The Great Migration in a nutshell
With 1,5 million wildebeest, 400,000 zebra, 12,000 eland and 300,000 Grant’s and Thomson’s gazelles trekking from southern Serengeti to the Masai Mara, the 'great' in 'Great Migration' may be a bit of an understatement. The constant year-long migration is an iconic natural phenomenon, the timing of which depends on environmental factors, the weather and of course, the animals themselves. In short, the biggest mammal trek in the world follows the rains. The herds travel 800 kilometers clockwise in a circle through the Serengeti and Masai Mara ecosystems in search of greener, mineral rich pastures and water. The animals spend most of the cycle in the Serengeti in Tanzania, but also spend several months trekking the bountiful plains of the Masai Mara.
Highlights of the Great Migration
As the herds of wildebeest, zebras and gazelles enter the Masai Mara they are met by more than their fair share of lethal predators. Aside from the threat of the big cats, the lemming-like herds are also faced with over 3000 crocodiles lurking in the murky waters of the Mara River during their river crossing. Watching the herds blindly jump from riverbank ledges and into the river waters is spectacular to say the least. Eventually the massive herds are rewarded with spoils of the wide open Masai Mara plains. For a short while, life is good. When the food supply dwindles and the rains move on, so do the herds.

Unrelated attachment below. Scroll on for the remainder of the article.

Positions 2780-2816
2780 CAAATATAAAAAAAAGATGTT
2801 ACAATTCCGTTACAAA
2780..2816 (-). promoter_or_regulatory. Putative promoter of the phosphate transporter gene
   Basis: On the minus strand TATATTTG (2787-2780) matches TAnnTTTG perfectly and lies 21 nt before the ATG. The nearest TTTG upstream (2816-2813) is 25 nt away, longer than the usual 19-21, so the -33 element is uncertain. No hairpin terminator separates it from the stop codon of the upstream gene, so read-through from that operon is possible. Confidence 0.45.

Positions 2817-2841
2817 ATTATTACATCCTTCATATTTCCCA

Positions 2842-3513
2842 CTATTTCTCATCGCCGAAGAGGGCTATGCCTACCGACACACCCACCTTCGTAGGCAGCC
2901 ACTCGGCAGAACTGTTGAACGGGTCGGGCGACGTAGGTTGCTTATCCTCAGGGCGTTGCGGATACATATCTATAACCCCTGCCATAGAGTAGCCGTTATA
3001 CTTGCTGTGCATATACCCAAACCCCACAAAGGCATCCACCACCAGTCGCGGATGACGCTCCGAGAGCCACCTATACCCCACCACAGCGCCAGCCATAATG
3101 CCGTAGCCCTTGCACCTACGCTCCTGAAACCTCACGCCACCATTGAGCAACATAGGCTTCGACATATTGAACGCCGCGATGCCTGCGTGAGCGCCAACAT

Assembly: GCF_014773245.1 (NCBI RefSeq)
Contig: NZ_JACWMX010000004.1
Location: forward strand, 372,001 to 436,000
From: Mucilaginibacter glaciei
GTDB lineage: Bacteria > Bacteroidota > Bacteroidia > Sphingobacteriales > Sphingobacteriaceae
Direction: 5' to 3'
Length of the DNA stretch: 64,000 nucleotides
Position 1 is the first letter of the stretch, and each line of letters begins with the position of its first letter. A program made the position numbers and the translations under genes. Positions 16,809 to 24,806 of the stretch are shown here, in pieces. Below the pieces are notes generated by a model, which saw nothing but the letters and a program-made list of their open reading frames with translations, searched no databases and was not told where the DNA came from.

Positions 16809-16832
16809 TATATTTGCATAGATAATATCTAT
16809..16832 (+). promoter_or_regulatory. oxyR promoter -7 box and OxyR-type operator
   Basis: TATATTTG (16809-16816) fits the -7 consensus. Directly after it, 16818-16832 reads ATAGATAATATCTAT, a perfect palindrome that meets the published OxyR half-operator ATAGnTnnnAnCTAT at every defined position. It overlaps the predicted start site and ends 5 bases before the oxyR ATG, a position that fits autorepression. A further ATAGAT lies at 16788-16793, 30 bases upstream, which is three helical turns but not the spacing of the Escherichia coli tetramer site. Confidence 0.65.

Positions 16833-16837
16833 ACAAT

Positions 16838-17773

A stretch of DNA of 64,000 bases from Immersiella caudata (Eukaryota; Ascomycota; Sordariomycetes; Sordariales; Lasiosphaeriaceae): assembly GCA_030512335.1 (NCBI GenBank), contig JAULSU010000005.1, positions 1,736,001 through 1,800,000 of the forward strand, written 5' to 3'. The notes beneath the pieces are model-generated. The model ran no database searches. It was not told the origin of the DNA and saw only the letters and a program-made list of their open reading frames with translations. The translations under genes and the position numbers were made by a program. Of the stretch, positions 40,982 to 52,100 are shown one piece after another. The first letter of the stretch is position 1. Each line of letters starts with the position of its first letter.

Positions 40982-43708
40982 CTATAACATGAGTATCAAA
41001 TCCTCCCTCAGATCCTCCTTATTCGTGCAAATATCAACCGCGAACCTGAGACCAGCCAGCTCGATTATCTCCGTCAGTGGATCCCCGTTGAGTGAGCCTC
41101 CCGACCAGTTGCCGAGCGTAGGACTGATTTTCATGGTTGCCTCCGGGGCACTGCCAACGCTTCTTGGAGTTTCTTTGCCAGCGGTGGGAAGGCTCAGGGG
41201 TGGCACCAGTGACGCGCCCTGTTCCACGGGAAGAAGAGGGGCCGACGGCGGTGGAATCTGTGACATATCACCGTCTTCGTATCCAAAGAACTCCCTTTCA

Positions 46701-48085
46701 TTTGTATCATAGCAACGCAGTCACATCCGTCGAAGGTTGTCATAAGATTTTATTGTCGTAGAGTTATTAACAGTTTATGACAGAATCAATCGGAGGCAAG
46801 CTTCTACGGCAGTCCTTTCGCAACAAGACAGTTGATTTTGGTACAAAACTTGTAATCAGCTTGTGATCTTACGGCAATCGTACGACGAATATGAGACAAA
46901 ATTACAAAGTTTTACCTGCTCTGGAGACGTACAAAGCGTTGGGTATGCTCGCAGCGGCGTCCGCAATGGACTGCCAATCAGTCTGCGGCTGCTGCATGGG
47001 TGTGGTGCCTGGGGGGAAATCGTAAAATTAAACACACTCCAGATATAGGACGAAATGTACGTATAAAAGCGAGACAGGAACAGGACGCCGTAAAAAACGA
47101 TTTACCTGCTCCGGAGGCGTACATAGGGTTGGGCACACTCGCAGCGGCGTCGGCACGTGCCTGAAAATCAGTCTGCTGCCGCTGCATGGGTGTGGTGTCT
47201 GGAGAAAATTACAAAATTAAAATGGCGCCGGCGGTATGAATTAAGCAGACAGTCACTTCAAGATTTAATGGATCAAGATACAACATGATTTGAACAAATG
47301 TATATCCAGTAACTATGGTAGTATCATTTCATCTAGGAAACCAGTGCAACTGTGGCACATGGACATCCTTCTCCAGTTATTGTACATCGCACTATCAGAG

Showtime... when to expect the herds?
In general, the best time to see the Great Migration in the Masai Mara is from July to October. Keep in mind though, mother nature is her own boss. We will provide you with a very probable outline of when to expect those special moments during the Great Migration, but obviously there is no way to know for certain that the herds will cross a river during a particular period of time. Weather can be unpredictable and late rains or early rains can result in a delayed or early migration pattern. The good news is that the Masai Mara has plenty of wildlife to enjoy all year round. The months that are most frequently mentioned as the best time of year to visit the Great Migration, July to October, are also the busiest months in the Masai Mara. It is safe to say that you won’t have the herds to yourself during these months. You can expect more safari travelers within the Masai Mara National Reserve proper and may have to queue up during safari game drives. For a quieter stay in this period we recommend staying in one of the Masai Mara conservancies. Here is an outline of what to expect from the Great Migration.
From late July and into the month of August, the herds leave the arid plains of the Serengeti in search of food and water. This is the best time to watch the dramatic Mara River crossings.
Most of the wildebeest and their migration companions will have reached the Mara by August. They’re greeted by a very eager hunting party of big cats.
Life is good in the Mara in September. The herds enjoy relative peace and quiet on the plains. This is the perfect time of year for epic safari game drives across in the Masai Mara National Reserve.
Come October, the rains begin to fall and by November the herds start heading back to the Serengeti. And so, the never-ending cycle of the great migration continues on and on...